Recently a topic of conversation at work was how to reach out to small acreage producers. There are a lot of small acreage producers in our area, but sadly a lot of them are doing nothing to protect or conserve the land they own. Our team includes many small acreage producers, as well as the collective knowledge & expertise to assist in conservation planning.
We decided to write Conservation Corner articles sharing our own experiences to conserve our land and to improve upon what was already there.
The Wind Direction Changes
Summers were going great, but winters were creating problems. Snow drifts were, at times, completely filling the corrals on the south side of our barn. So the next thing we added was another windbreak. This one is on the north and west facing sides of the barn. We fenced it in order to keep livestock out and it is growing quite quickly. Soon, we will have a windbreak keeping snow out of the corrals and provide wind protection on any side for the livestock.
Grazing Management for Reality
As our herd grew, so did the need for more forage. Since we were in a drought, there were hard choices to be made. There was not enough grass to feed everything and purchasing hay year-round did not appeal to us.
The livestock looked fine. We knew there was not enough grass because the grass was not growing. If you do not see any new growth, you are overgrazing.
One of the decisions was to sell some cattle. We did, and kept a close eye on the grass. Even though the grass was green, it was staying short and not growing. We had reached the stage where the land could no longer sustain the livestock numbers. It was at this point that we either needed to sell more livestock or find another pasture for them. We were fortunate to find more pasture to lease while our pasture recovered. With the rains, it is recovering nicely.
At this point, one would think this is where our story ends.
Our Plan Grows as Our Operations Grow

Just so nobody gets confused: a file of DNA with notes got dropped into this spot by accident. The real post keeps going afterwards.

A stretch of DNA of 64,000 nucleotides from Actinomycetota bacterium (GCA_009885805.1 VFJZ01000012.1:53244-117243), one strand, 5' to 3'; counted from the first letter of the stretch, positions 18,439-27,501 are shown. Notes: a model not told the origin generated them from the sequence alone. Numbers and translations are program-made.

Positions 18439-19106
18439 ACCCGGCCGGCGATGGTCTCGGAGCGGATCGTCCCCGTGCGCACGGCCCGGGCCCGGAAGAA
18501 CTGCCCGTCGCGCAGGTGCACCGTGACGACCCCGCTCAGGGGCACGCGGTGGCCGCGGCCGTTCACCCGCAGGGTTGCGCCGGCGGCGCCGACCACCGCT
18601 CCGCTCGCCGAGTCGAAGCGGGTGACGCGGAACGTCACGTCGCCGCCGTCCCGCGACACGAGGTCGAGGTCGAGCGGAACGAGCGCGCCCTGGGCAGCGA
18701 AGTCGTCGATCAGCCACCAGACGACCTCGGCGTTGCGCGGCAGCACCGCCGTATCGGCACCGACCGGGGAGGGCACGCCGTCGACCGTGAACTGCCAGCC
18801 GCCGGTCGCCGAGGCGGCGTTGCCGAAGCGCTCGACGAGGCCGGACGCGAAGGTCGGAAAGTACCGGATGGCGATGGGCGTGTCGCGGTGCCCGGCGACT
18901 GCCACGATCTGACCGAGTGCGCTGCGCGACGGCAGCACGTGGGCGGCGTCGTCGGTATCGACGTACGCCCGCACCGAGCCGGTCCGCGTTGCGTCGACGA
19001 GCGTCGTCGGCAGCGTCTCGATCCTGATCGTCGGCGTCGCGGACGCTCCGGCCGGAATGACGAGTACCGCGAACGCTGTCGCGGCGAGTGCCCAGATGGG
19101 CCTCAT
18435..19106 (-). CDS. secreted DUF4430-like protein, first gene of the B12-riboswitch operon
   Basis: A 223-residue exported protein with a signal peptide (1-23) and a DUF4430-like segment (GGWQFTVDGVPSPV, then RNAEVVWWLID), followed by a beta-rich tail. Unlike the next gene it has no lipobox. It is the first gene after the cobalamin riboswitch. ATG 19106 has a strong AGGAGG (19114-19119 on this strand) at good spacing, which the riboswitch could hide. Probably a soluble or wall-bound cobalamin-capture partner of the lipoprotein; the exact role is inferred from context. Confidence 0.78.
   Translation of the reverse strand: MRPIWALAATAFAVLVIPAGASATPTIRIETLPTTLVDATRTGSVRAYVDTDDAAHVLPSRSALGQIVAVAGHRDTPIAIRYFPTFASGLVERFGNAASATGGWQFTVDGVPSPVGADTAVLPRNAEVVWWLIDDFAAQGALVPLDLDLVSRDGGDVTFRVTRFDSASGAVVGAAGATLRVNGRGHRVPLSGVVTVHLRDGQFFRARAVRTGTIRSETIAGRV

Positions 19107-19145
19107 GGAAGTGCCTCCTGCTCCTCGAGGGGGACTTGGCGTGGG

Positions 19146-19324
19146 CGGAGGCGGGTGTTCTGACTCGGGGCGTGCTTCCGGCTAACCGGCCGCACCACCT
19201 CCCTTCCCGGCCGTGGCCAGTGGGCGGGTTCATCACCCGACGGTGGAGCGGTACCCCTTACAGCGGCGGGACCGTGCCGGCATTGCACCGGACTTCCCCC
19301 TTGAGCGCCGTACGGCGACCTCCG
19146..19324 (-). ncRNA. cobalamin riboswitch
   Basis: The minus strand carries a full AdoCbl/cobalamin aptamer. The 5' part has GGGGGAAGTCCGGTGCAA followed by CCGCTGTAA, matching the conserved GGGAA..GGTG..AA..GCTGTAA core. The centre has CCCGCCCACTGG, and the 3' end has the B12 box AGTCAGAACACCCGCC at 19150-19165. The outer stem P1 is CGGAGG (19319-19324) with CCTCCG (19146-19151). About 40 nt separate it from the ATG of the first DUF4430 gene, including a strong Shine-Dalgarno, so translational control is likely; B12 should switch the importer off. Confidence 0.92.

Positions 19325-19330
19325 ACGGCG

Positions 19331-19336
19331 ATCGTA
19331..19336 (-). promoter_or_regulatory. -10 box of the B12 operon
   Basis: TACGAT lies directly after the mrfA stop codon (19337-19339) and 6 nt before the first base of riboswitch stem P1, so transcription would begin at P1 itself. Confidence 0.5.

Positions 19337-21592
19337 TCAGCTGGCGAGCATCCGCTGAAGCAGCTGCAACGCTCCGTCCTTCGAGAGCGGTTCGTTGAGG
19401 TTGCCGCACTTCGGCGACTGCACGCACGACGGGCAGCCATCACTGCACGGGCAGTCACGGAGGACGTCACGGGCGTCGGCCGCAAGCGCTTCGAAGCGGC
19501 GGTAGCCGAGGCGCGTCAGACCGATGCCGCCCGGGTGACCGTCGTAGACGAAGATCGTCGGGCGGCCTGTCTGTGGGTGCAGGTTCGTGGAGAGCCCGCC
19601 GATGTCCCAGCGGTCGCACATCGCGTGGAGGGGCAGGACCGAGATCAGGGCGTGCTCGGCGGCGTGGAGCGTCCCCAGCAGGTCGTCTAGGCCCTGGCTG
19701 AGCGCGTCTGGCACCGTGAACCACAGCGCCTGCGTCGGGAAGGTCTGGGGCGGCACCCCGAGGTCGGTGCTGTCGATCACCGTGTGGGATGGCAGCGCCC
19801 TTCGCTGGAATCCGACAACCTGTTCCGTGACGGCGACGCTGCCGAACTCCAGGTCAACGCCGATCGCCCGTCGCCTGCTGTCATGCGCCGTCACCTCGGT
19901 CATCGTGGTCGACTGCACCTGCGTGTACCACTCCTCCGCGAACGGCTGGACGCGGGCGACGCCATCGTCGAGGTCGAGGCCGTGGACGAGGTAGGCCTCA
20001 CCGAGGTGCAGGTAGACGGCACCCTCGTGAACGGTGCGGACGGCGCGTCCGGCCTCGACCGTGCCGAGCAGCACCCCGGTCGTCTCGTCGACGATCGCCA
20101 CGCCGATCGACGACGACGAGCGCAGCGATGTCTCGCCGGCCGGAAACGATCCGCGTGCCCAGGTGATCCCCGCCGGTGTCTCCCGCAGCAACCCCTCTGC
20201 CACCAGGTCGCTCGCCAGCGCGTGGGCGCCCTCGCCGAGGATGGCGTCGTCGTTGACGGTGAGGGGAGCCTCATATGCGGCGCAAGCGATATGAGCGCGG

It doesn’t. We continue to plan for the future health of our property. Future plans are for more cross-fencing and shorter grazing periods. More cross-fencing leads to a need for more water. More water leads to a new well and pipelines to more tanks. As we continue to grow, we may end up purchasing more property instead of leasing. This, of course, starts the whole cycle all over again!
Your action as a small acreage landowner determines how long you will be able to sustain. Future planning, even if you don’t plan on growing your operation, will help to protect the land. Whether you want to start out small by just planting a few trees or want to go big, your local office is here to help.
We Are Here to Help
The NRCS, located in the USDA Service Center in Simla can help you develop a quality conservation plan to protect the resources you are counting on. Beginning with the soils and determining what you have is a good place to begin the conservation plan for your place.
Whether you have 10 or 10,000 acres, knowing where you are and then where you are going makes lots of sense.
For assistance, Contact Us!
NRCS & Double El Conservation District personnel, are located in Simla at 504 Washington St or give us a call at 719-541-2358. We are available to help with your conservation needs.